An Interview with Ashley Benson and Harmony Korine
In my review of “Spring Breakers” for The Suffolk Voice, I referred to it as our generation’s version of “Easy Rider.” It has the potential, like Dennis Hopper’s initial directorial masterpiece, to transform the way that this generation views movies altogether.
It could also change the way that films are financed so that auteurs are given more freedom, and so that people like Harmony Korine are given the resources that they need in order to make unhinged masterpieces like this.
However, Korine has never been one to be exempt from directorial freedom. The writer of “Kids” has made a handful of movies since 1996 that can, in the simplest way, described as experimental. They include “Gummo,” “Julien Donkey-Boy,” “Mister Lonely,” and most recently “Trash Humpers” – none of them receiving wide distribution. “Spring Breakers” has already grossed more than all of Korine’s other films COMBINED, in part due to the fact that it has a highly recognizable cast – including a role played by “Pretty Little Liars’” Ashley Benson.
The Suffolk Voice recently got the chance to interview Korine and Benson about “Spring Breakers.” The interview was completed over the phone with The Suffolk Voice along with other members of the press.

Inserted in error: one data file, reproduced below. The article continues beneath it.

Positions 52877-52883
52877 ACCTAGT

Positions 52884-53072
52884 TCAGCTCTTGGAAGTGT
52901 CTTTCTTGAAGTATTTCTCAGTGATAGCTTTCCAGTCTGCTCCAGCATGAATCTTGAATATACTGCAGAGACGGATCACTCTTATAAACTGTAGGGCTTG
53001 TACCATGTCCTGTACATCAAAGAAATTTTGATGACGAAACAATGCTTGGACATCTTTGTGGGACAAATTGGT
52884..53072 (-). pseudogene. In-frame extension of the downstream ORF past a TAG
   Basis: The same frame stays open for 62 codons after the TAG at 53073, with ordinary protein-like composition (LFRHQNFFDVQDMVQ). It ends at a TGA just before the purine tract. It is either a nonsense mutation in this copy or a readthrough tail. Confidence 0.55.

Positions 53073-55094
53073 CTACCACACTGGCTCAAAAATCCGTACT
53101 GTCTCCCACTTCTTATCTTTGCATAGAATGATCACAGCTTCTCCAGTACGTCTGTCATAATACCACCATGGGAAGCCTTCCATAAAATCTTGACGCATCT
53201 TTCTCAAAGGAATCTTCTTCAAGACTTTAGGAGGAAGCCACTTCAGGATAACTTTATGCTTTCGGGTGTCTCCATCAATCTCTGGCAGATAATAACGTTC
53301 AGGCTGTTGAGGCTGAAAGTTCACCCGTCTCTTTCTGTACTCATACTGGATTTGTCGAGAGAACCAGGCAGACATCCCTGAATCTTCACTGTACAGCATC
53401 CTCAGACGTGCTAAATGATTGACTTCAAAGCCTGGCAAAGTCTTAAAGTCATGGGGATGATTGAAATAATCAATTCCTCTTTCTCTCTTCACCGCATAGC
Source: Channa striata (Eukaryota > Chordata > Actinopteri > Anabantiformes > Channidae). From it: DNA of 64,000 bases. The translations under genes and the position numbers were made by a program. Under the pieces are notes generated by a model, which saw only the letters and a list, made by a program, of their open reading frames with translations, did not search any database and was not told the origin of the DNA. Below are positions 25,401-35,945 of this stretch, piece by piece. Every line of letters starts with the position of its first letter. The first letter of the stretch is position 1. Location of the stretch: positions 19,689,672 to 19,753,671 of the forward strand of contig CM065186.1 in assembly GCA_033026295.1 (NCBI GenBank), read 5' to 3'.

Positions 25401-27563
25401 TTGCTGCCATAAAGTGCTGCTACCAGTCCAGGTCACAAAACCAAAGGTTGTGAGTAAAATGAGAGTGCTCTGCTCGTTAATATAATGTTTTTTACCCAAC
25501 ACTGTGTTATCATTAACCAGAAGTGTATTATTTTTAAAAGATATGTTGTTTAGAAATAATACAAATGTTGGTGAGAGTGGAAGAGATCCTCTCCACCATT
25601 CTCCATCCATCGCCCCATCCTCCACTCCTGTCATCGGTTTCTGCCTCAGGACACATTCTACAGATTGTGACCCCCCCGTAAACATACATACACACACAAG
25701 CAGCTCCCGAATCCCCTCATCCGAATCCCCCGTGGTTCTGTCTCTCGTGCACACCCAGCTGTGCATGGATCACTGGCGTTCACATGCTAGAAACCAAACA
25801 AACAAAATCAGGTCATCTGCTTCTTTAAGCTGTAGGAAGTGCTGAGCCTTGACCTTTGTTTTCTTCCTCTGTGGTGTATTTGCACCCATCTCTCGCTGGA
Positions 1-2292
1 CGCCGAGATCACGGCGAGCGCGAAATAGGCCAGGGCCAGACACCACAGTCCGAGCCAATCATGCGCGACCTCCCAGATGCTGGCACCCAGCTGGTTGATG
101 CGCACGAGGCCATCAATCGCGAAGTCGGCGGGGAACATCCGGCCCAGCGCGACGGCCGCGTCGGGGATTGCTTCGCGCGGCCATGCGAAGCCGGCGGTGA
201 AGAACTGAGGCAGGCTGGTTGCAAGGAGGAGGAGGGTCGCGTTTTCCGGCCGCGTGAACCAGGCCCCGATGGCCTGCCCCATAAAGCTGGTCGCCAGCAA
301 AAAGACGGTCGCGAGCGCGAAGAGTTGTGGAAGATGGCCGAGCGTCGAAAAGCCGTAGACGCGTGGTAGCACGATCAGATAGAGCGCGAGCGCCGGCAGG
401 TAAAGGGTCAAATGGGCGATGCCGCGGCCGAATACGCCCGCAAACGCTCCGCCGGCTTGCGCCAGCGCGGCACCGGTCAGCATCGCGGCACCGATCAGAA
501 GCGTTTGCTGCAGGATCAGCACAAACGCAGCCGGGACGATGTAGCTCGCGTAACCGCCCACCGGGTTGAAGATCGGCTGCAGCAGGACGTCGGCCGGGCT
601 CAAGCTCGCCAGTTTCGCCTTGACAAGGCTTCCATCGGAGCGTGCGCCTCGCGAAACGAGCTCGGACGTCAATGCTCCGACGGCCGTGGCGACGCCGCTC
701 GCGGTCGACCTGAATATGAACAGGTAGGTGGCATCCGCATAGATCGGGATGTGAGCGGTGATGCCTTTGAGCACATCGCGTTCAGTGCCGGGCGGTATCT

Harmony Korine: Hello, Ashley?
Ashley Benson: Hey Harm!
Harmony Korine: What’s up?
Ashley Benson: I don’t even know what we’re doing…
Harmony Korine: Me neither. Is anyone else here?
Press: How does music influence your writing and vision of films? Does it serve as a guiding force?
Harmony Korine: Music is a huge part; sound is a huge part; energy is a huge part. I listen to music constantly. Sound is half of what a film is. I definitely pay attention to it.
Press: Ashley, you’re known for your role in “Pretty Little Liars” – most of your audience knows you from that role… So why the huge jump to this?
Ashley Benson: I don’t know, I’ve been on that show for 4 years now and I feel as if people see me a certain way because of it. I wanted to do a film that was different than anything I’d ever done. I read Harmony’s script and I liked it. I wanted the chance to work with Harmony and James [Franco] and do something different.
Q: This film really starts off showing spring break as something like a wet dream, but it progressively evolves into more of a nightmare. Do you see spring break as a wet dream or a nightmare, or both?
Harmony Korine: A wet dream… Damn, wet dream… You know, I see it as it is in the movie. I guess if you want to say some of it’s a wet dream that’s okay, but it is what the movie is. It’s how it plays out. There are emotions, images, ambiguities, strangeness, and horrors all kind of mixed up and dancing together – kind of a cultural mash-up or interpretation of all these feelings.